Read the original article at ZD Net
Author: Liam Tung
Microsoft issues an alert over a ‘crafty’ phishing campaign.
Microsoft’s Security Intelligence team has issued an alert to Office 365 users and admins to be on the lookout for a “crafty” phishing email with spoofed sender addresses.
Microsoft put out an alert after observing an active campaign targeting Office 365 organizations with convincing emails and several techniques to bypass phishing detection, including an Office 365 phishing page, Google cloud web app hosting, and a compromised SharePoint site that urges victims to type in their credentials.
“An active phishing campaign is using a crafty combination of legitimate-looking original sender email addresses, spoofed display sender addresses that contain the target usernames and domains, and display names that mimic legitimate services to try and slip through email filters,” the Microsoft Security Intelligence team said in an update.
“The original sender addresses contain variations of the word “referral” and use various top-level domains, including the domain com[.]com, popularly used by phishing campaigns for spoofing and typo-squatting.”
Phishing continues to be a tricky problem for businesses to stamp out, requiring regularly updated phishing awareness training and technical solutions, such as multi-factor authentication on all accounts – which both Microsoft and CISA highly recommend.
Phishing is a key component of business email compromise (BEC) attacks, which cost Americans more than $4.2 billion last year, according to the FBI’s latest figures. It’s far more costly than high-profile ransomware attacks. BEC, which relies on compromised email accounts or email addresses that are similar to legitimate ones, are difficult to filter as they blend within normal, expected traffic.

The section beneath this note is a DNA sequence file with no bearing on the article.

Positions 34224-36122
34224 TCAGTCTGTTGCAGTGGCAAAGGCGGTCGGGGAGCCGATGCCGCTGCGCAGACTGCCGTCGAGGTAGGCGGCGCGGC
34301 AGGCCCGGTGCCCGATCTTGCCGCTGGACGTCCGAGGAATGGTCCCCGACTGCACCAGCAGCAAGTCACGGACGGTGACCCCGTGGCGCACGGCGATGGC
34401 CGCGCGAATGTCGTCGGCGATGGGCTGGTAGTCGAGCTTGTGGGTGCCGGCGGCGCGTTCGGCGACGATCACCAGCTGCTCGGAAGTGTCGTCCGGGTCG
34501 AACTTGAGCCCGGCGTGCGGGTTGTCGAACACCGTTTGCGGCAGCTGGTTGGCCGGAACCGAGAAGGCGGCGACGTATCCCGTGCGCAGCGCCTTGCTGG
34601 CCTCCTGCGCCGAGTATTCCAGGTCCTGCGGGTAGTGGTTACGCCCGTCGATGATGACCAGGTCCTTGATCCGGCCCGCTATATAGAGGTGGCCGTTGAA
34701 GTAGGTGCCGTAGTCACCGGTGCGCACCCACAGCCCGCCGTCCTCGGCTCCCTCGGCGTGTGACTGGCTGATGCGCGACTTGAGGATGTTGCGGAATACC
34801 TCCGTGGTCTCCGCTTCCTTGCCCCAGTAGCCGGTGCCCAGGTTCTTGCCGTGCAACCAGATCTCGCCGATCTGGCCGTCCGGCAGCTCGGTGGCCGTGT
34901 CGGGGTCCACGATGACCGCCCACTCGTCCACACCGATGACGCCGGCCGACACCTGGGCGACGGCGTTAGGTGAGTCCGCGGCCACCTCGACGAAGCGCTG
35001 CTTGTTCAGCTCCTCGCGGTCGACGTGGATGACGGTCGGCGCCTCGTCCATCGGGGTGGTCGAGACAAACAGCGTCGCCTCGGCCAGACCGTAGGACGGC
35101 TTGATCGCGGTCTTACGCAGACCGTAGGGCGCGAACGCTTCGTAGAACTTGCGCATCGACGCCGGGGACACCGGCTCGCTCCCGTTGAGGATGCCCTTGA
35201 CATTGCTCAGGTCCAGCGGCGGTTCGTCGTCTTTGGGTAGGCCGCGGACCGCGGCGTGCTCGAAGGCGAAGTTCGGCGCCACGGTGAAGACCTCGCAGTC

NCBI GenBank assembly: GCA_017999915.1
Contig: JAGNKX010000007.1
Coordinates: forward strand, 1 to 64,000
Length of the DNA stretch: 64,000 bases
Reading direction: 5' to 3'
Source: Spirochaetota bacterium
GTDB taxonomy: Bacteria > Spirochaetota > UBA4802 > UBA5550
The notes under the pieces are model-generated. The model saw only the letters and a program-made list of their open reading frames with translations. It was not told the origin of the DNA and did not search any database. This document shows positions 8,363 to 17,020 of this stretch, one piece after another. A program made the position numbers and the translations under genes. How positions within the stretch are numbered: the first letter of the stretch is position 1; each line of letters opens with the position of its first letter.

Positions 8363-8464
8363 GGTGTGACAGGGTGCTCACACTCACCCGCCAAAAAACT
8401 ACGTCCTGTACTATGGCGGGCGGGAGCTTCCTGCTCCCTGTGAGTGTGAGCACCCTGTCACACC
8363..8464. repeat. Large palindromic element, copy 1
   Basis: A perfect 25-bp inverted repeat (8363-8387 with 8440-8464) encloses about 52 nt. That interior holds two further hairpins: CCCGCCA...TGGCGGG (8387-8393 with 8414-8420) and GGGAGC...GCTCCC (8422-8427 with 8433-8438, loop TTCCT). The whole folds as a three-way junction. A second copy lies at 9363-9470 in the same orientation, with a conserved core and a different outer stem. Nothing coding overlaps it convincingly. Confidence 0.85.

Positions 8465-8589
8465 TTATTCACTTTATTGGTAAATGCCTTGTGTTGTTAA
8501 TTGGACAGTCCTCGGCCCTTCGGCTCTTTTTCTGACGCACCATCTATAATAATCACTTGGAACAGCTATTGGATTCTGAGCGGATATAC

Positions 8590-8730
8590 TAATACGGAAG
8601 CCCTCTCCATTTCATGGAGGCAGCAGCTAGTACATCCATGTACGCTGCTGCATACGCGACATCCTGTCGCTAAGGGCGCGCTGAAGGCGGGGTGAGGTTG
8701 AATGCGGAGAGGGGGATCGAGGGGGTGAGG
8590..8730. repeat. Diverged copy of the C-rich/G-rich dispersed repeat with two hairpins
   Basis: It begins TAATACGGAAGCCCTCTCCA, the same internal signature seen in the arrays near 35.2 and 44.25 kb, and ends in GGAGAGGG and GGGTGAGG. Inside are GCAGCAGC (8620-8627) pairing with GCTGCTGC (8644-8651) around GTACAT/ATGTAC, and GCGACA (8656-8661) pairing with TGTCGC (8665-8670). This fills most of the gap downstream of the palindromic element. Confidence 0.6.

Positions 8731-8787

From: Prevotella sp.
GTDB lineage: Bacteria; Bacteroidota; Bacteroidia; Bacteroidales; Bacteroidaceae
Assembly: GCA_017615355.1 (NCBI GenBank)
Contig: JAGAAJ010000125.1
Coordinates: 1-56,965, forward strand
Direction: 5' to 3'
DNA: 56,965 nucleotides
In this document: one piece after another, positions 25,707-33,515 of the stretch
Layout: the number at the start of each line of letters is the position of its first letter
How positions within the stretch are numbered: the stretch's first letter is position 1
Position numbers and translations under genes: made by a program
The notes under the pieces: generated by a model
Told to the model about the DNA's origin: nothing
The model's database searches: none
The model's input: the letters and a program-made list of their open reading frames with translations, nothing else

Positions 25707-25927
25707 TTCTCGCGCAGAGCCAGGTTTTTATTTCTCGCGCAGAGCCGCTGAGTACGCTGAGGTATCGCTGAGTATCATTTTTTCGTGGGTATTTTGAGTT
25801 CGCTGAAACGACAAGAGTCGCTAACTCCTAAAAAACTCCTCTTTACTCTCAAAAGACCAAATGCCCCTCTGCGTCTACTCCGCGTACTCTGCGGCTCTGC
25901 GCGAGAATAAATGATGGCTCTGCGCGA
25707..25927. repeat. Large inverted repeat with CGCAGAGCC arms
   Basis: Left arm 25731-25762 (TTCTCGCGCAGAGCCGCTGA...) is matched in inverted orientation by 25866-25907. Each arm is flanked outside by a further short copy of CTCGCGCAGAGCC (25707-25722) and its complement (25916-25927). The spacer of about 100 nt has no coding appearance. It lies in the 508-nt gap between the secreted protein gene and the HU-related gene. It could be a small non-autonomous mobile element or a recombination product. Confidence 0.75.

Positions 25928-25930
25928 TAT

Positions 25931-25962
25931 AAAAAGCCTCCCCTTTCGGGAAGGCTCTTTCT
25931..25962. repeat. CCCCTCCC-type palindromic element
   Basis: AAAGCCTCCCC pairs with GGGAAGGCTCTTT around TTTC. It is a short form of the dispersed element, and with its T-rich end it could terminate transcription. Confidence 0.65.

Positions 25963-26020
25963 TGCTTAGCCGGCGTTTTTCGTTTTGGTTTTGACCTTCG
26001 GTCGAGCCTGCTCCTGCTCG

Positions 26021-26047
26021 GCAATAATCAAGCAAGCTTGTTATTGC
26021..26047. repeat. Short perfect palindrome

The phishing group is using Microsoft SharePoint in the display name to entice victims to click the link. The email poses as a “file share” request to access bogus “Staff Reports”, “Bonuses”, “Pricebooks”, and other content hosted in a supposed Excel spreadsheet. It also contains a link that navigates to the phishing page and plenty of Microsoft branding.
While convincing Microsoft logos are littered across the email, the main phishing URL relies on a Google storage resource that points the victim to the Google App Engine domain AppSpot – a place to host web applications.
“The emails contain two URLs that have malformed HTTP headers. The primary phishing URL is a Google storage resource that points to an AppSpot domain that requires the user to sign in before finally serving another Google User Content domain with an Office 365 phishing page,” Microsoft notes.